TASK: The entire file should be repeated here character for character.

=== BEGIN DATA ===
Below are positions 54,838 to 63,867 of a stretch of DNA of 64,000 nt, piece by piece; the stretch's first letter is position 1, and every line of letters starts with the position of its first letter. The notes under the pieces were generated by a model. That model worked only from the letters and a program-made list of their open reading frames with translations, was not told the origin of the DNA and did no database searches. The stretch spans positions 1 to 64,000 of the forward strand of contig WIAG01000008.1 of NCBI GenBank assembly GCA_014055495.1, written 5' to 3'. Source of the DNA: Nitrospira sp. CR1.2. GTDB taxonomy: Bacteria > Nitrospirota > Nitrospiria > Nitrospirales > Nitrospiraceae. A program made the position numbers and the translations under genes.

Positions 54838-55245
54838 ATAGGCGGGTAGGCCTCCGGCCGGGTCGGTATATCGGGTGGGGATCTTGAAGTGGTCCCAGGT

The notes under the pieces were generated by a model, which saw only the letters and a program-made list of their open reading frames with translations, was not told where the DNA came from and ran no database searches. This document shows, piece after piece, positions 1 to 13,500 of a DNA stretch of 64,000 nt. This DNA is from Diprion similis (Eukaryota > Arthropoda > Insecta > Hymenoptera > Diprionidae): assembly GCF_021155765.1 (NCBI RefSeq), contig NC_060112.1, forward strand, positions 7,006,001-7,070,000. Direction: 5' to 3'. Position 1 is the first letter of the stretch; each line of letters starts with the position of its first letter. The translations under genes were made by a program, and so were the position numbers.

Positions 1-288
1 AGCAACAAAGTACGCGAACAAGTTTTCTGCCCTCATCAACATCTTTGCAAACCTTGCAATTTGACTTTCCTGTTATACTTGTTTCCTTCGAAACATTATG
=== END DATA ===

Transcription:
Below are positions 54,838 to 63,867 of a stretch of DNA of 64,000 nt, piece by piece; the stretch's first letter is position 1, and every line of letters starts with the position of its first letter. The notes under the pieces were generated by a model. That model worked only from the letters and a program-made list of their open reading frames with translations, was not told the origin of the DNA and did no database searches. The stretch spans positions 1 to 64,000 of the forward strand of contig WIAG01000008.1 of NCBI GenBank assembly GCA_014055495.1, written 5' to 3'. Source of the DNA: Nitrospira sp. CR1.2. GTDB taxonomy: Bacteria > Nitrospirota > Nitrospiria > Nitrospirales > Nitrospiraceae. A program made the position numbers and the translations under genes.

Positions 54838-55245
54838 ATAGGCGGGTAGGCCTCCGGCCGGGTCGGTATATCGGGTGGGGATCTTGAAGTGGTCCCAGGT

The notes under the pieces were generated by a model, which saw only the letters and a program-made list of their open reading frames with translations, was not told where the DNA came from and ran no database searches. This document shows, piece after piece, positions 1 to 13,500 of a DNA stretch of 64,000 nt. This DNA is from Diprion similis (Eukaryota > Arthropoda > Insecta > Hymenoptera > Diprionidae): assembly GCF_021155765.1 (NCBI RefSeq), contig NC_060112.1, forward strand, positions 7,006,001-7,070,000. Direction: 5' to 3'. Position 1 is the first letter of the stretch; each line of letters starts with the position of its first letter. The translations under genes were made by a program, and so were the position numbers.

Positions 1-288
1 AGCAACAAAGTACGCGAACAAGTTTTCTGCCCTCATCAACATCTTTGCAAACCTTGCAATTTGACTTTCCTGTTATACTTGTTTCCTTCGAAACATTATG